The Grand Mosque of Niamey is an Islamic mosque located in Niamey. It was built in the 1970s. The largest mosque in the city, it is located along Islam Avenue. Funded with money from Libya, the mosque features a minaret with 171 steps from top to bottom.
The Dabous Giraffes are a neolithic petroglyph by an unknown artist. Completed between 9000 BC and 5000 BC, the giraffe carvings were first documented by David Coulson in 1997 while on a photographic expedition at a site in Niger. The carving is (6 meters) 20 feet in height and consists of two giraffes carved into the Dabous Rock with a great amount of detail. The Bradshaw Foundation is an organization dedicated to the protection and preservation of this petroglyph.
Humans have lived in what is now Niger from the earliest times.
Through extensive archaeological research, much evidence has been uncovered indicating that man has been present in northern Niger for over 600,000 years.
By at least the 5th century B.C., Niger became an area of trans-Saharan trade, led by the Berber tribes from the north, using camels as an adapted means of transportation through the desert.
One of the great empires of Africa called the Songhai expanded into modern day Niger until its collapse in 1591.
In the 19th century, contact with Europe began when the first European explorers explored the area searching for the mouth of the Niger River.
Although French efforts at pacification began before 1900, dissident ethnic groups, especially the desert Tuareg, were not subdued until 1922, when Niger became a French colony.
On 11 July 1960, agreements on national sovereignty were signed by Niger and France, and on 3 August 1960, the Republic of the Niger proclaimed its independence.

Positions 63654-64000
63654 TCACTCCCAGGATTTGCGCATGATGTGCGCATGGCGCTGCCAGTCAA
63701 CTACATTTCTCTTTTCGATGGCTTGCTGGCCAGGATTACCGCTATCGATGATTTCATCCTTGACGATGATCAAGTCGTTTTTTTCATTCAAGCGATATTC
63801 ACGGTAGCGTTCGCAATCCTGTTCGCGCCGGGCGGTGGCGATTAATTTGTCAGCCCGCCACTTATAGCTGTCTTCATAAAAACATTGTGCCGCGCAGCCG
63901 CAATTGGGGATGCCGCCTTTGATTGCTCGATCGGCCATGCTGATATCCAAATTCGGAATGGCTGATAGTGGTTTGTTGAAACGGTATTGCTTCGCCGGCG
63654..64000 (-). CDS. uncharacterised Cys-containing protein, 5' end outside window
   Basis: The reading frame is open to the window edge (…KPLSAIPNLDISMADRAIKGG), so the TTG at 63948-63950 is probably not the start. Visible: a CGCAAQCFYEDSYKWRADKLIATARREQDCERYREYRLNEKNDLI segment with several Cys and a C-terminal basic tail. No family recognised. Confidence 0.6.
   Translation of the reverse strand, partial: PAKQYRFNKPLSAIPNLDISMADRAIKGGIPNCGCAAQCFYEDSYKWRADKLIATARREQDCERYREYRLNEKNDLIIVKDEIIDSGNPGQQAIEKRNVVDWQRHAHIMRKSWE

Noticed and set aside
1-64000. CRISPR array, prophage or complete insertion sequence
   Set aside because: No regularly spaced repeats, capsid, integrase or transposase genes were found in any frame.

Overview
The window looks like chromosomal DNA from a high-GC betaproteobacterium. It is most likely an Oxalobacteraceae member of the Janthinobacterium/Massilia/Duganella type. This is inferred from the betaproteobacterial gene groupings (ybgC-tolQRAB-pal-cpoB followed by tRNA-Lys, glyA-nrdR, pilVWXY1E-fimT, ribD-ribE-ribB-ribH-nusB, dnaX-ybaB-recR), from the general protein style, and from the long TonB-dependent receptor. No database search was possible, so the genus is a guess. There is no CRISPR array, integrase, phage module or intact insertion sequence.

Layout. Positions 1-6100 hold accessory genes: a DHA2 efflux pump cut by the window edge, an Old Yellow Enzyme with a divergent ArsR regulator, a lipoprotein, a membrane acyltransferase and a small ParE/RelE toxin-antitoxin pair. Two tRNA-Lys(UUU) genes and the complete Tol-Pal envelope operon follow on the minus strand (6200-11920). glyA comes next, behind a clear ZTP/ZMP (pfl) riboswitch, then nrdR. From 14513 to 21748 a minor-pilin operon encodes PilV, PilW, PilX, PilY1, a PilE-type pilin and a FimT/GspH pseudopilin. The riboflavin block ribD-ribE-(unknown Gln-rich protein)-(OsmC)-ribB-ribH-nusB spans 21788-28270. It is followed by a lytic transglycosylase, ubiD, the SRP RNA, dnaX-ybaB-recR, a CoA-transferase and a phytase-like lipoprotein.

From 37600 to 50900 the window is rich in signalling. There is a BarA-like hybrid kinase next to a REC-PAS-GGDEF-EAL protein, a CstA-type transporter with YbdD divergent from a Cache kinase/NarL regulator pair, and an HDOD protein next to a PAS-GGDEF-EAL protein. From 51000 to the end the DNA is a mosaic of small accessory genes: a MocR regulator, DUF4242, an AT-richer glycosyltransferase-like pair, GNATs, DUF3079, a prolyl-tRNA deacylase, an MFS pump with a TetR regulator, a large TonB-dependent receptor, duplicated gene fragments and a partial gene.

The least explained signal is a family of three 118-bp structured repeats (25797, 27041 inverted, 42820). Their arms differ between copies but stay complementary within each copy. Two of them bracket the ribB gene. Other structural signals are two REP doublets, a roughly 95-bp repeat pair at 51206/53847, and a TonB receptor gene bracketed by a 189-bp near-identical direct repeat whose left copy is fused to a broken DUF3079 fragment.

The country is named after the Niger River.
The economy of Niger is based largely upon internal markets, subsistence agriculture, and the export of raw commodities: foodstuffs to neighbors and raw minerals to world markets.
Niger has some of the world’s largest uranium deposits.
Niger is one of the poorest countries in the world and is rated by the UN as one of the world’s least-developed nations.
Niger has a wide variety of ethnic groups as in most West African countries. The ethnic makeup of Niger is as follows: Hausa (53.0%), Zarma-Sonrai (21.2%), Tuareg (10.4%), Fula (French: Peuls or Peulhs; Fula: Fulɓe) (9.9%), Kanuri Manga (4.4%), Tubu (0.4%), Arab (0.3%), Gourmantche (0.3%), other (0.2%).
Islam is the most dominant religion, practiced by 80% of the population. The second most practiced religion is Christianity; this by less than 20% of the population.
The cuisine of Niger takes after many traditional African cuisines, and a significant amount of spices are used in dishes. Grilled meat, seasonal vegetables, salads and various sauces are some of the foods consumed.
Horse racing, camel racing and sorro wrestling are some of the traditional sports in Niger that were firmly entrenched in their culture. Sorro Wrestling is known as the “King of Sports” in the country.